I’ll be appearing with Dennis Mackrel on drums, Frank Tate on bass (the first week), and Joel Forbes on bass (the second week).  In 1983, Count Basie personally selected Dennis Mackrel to join his band, known for having the finest rhythm section in jazz. Dennis has been a sideman of choice for scores of jazz greats. George Shearing himself said, “If I ever have a record date coming up that calls for a drummer and Dennis is not available, I’ll postpone the session. He’s that good.” Dennis is currently one of the greatest jazz drummers and arrangers as well as the Musical Director of The Count Basie Orchestra.  Since the late 60’s, Frank Tate has been the sought-after accompanist for legendary musicians. Marian McPartland, Benny Goodman, Hank Jones, Dave McKenna, Wild Bill Davison, Teddy Wilson, Joe Venuti, Milt Jackson, Zoot Sims, and dozens of other jazz greats all have turned to Frank for his brilliant bass lines. Frank worked at the Cafè Carlyle every night with Bobby Short for the last 9 years of Bobby’s career until 2004.  Joel Forbes, currently a member of the Harry Allen Quartet and the Rebecca Kilgore Quartet, is one of New York best bass players, well known for is incredibly rich acoustic sound.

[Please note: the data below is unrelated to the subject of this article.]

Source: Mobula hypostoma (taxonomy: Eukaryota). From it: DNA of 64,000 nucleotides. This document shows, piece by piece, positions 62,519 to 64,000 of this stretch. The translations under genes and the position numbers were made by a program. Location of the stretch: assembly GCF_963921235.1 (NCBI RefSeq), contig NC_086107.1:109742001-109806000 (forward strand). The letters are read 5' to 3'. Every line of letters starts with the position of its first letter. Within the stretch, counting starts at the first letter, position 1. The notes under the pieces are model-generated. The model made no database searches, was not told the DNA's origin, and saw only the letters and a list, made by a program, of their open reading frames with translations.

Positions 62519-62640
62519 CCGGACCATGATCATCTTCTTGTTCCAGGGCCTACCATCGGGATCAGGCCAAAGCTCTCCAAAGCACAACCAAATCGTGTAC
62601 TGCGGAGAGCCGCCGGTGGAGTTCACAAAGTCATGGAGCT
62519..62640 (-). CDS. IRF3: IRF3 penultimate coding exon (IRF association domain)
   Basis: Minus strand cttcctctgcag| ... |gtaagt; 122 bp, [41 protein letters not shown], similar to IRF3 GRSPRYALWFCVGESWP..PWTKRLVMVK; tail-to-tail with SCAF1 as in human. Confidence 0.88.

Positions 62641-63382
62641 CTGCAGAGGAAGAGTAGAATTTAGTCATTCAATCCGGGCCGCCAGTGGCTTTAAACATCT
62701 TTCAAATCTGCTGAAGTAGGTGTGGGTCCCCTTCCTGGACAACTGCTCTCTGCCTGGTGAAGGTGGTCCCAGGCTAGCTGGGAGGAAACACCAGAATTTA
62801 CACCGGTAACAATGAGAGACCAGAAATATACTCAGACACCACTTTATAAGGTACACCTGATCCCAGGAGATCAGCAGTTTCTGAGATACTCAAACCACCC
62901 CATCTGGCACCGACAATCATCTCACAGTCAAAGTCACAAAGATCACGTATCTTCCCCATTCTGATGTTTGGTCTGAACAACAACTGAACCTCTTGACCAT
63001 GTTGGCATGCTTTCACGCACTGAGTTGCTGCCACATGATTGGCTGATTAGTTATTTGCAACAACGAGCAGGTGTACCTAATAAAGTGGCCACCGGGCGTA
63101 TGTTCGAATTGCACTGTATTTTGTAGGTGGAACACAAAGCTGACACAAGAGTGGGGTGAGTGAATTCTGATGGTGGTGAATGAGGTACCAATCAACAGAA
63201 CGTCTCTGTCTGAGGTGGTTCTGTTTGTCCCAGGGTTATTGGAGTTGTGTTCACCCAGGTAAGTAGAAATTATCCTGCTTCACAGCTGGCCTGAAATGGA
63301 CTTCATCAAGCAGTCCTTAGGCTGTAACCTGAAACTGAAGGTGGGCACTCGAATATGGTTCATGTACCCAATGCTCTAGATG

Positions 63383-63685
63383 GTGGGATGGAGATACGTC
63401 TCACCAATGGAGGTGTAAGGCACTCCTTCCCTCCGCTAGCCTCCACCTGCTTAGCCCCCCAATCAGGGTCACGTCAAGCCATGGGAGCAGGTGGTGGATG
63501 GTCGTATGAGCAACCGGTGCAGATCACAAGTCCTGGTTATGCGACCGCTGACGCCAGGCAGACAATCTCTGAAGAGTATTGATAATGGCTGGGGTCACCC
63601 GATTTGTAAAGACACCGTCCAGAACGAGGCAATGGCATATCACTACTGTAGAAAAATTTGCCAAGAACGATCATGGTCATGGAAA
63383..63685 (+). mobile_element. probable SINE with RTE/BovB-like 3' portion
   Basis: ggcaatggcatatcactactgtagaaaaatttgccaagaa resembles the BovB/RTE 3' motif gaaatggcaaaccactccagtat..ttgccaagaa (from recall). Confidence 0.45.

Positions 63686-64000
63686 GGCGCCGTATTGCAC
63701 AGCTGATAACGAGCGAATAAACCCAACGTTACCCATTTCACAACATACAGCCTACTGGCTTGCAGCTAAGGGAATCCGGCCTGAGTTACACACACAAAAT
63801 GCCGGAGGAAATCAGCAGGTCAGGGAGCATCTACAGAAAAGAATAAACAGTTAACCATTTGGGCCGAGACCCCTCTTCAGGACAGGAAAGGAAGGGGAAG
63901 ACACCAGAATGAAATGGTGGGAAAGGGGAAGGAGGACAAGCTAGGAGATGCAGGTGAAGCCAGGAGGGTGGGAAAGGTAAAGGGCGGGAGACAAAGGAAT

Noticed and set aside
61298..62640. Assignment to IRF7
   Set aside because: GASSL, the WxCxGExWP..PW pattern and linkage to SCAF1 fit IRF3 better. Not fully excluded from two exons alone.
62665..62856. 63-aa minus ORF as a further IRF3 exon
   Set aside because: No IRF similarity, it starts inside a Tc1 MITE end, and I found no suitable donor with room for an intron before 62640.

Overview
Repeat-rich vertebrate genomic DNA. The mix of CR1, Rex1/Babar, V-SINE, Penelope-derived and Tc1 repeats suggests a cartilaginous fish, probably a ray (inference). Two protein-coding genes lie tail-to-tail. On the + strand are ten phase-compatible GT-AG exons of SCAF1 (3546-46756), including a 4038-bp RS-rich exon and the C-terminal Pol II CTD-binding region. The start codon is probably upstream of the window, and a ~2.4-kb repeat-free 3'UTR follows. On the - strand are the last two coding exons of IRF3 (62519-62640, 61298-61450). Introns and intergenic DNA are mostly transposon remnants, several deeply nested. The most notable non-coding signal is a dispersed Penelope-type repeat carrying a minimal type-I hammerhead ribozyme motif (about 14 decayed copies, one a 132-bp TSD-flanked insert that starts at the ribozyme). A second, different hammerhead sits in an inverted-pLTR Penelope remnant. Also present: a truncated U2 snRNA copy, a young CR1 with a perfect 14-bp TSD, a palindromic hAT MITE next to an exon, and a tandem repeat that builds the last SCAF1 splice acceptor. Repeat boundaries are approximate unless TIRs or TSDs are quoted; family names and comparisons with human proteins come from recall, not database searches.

JAZZ LIVES suggests, quietly but fervently, “Go!”

May your happiness increase!

ROBBY AND RICKY’S EVENING OUT

All I know is that Robby and Ricky went to Eddie Condon’s in 1953*.  They heard the band — Eddie, Cutty Cutshall, Rex Stewart, Gene Schroeder, Herb Hall, Leonard Gaskin, George Wettling.  Someone took a color photograph of the band.  They asked Mr. Condon for his autograph, and he kindly obliged.  Now it belongs to eBay — and to the unnamed bidder who bought it for $42.00 plus $6.55 shipping.  But here it is for your admiration!

1953 CONDON'S WHEE

WHEE!

And here’s a soundtrack from the same period — Billy Butterfield, Rex, Peanuts Hucko, Herb Hall, Bud Freeman, Cutty Cutshall, and others performing AT THE JAZZ BAND BALL and THAT’S A PLENTY — with the leader’s delicious guitar quite audible in stereo.

*The picture is dated 1953.  But I am troubled — mildly — by the memory that the musicians pictured were playing Condon’s in 1958.  Could someone have misremembered?

May your happiness increase!